Cornerhouse Digital Reporter Emma Chibulu reviews Big Blue Lake
As part of a weekend of celebrations marking the 15th anniversary of the Hong Kong handover, Cornerhouse will be hosting the UK Premiere of Big Blue Lake and welcoming director Jessey Tsang and producer Teresa Kwong for a post-screening Q&A. Despite Big Blue Lake only being Jessey’s second feature, she has already snatched up two sought after awards this year, winning the Best Newcomer Award at the 2012 Hong Kong Film Awards and more recently the Jury Prize at the 2012 Shanghai International Film Festival Awards just last month. And you may remember Jessey Tsang’s debut feature Lovers on the Road which screened back in 2009 for Cornerhouse’s Visible Secrets: Hong Kong’s Women Filmmakers season, the genesis for what is now the Chinese Film Forum UK.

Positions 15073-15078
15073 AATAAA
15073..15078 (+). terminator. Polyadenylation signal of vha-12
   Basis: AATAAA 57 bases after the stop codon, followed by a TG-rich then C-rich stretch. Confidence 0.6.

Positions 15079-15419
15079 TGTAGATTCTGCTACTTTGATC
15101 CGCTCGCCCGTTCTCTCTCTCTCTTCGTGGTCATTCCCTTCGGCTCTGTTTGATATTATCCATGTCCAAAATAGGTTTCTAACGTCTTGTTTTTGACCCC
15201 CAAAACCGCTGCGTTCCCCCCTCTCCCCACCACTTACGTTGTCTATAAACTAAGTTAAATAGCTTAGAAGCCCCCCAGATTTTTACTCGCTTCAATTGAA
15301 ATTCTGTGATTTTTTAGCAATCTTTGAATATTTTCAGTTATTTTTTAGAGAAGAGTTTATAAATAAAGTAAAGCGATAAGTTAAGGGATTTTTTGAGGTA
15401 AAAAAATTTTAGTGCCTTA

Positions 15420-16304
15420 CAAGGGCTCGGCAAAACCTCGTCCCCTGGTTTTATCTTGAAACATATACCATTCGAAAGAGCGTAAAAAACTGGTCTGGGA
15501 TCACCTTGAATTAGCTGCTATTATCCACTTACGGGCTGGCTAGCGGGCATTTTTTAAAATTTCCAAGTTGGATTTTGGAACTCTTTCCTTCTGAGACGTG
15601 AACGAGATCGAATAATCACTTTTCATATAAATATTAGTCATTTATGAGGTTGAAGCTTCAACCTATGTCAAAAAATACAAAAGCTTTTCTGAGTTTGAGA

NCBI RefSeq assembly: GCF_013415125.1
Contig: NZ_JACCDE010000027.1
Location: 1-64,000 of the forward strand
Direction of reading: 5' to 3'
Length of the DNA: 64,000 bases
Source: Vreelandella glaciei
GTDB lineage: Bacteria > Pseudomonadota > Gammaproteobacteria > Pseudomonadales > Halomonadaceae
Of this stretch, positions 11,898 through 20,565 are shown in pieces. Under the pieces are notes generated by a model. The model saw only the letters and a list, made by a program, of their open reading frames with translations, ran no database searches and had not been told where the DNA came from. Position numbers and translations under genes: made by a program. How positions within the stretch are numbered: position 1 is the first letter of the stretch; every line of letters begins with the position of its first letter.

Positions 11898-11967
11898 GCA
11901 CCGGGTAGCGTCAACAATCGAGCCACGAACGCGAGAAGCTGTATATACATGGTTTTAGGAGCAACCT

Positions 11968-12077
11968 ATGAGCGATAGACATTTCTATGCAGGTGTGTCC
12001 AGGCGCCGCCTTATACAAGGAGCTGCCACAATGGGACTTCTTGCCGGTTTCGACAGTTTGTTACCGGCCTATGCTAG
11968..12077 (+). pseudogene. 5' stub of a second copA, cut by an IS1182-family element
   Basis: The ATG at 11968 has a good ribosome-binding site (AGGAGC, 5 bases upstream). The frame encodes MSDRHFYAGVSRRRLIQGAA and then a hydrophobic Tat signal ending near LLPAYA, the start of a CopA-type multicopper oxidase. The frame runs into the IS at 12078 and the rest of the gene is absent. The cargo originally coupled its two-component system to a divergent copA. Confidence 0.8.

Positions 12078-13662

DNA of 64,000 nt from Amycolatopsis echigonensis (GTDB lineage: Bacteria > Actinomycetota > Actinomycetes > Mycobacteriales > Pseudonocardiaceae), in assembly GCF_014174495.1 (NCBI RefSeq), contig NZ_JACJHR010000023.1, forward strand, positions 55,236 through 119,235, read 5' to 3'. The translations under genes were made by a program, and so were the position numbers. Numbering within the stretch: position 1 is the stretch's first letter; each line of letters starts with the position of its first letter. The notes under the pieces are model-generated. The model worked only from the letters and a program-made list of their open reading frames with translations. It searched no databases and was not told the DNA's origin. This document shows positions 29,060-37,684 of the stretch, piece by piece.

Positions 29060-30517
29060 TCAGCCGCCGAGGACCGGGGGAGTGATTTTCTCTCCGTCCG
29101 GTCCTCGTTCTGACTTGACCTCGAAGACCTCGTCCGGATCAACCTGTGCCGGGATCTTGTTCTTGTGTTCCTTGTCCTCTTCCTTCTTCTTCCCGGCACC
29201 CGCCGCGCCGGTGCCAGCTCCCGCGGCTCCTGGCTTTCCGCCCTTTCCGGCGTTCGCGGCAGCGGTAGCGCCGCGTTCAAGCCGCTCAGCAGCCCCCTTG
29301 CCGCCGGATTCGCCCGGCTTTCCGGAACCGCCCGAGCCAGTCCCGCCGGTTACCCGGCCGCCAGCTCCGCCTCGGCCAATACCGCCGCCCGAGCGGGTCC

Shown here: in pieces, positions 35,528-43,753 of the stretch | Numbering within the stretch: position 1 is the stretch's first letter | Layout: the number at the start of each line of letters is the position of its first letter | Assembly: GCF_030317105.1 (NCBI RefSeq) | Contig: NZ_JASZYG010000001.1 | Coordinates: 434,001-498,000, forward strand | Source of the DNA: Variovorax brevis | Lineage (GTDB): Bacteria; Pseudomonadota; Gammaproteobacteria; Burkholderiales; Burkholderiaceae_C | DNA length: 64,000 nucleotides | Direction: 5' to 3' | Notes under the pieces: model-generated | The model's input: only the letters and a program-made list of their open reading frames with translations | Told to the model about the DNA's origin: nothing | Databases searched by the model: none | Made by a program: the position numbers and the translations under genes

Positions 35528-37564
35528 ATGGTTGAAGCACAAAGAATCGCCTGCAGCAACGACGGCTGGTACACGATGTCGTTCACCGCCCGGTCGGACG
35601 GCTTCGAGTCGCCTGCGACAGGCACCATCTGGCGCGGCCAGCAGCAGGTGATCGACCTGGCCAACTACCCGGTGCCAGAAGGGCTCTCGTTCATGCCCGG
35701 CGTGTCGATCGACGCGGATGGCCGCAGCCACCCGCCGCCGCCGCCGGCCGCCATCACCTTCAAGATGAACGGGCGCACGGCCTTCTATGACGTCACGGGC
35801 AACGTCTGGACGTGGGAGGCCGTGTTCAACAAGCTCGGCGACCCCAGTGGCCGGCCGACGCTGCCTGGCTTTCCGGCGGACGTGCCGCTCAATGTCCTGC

Big Blue Lake is a very personal film that flows with a gentle humour, set in the director’s hometown of Ho Chung in the New Territories of Hong Kong, a peaceful village set away from the hustle and bustle of the harbour metropolis, amongst the rolling hills and forests. The film follows Lai-Yee (Leila Tong), as she returns to Hong Kong after a decade away pursuing her acting career, where she finds that the village has changed with the flow of time. As she tries to reconnect with her filial ties at home, she realises her mother (Amy Chun) is suffering from the onset of Alzheimer’s, whilst her father is absent, living overseas. Whilst rediscovering the pace of life in the village, with its traditions and inhabitants, she grows close to her former classmate, Chun (Lawrence Chou). The two muse on their childhood memories and begin to search for the mythical big blue lake of their past. As Jessey deftly tackles themes of memory and loss, the film straddles between fiction and documentary. We see not only the memories of Lai-Yee, but those of the real Ho Chung residents, in a series of interspersed interviews that show them reminisce on days gone by. This is a beautiful film about homecoming and reconciling with the past to pave way for the present.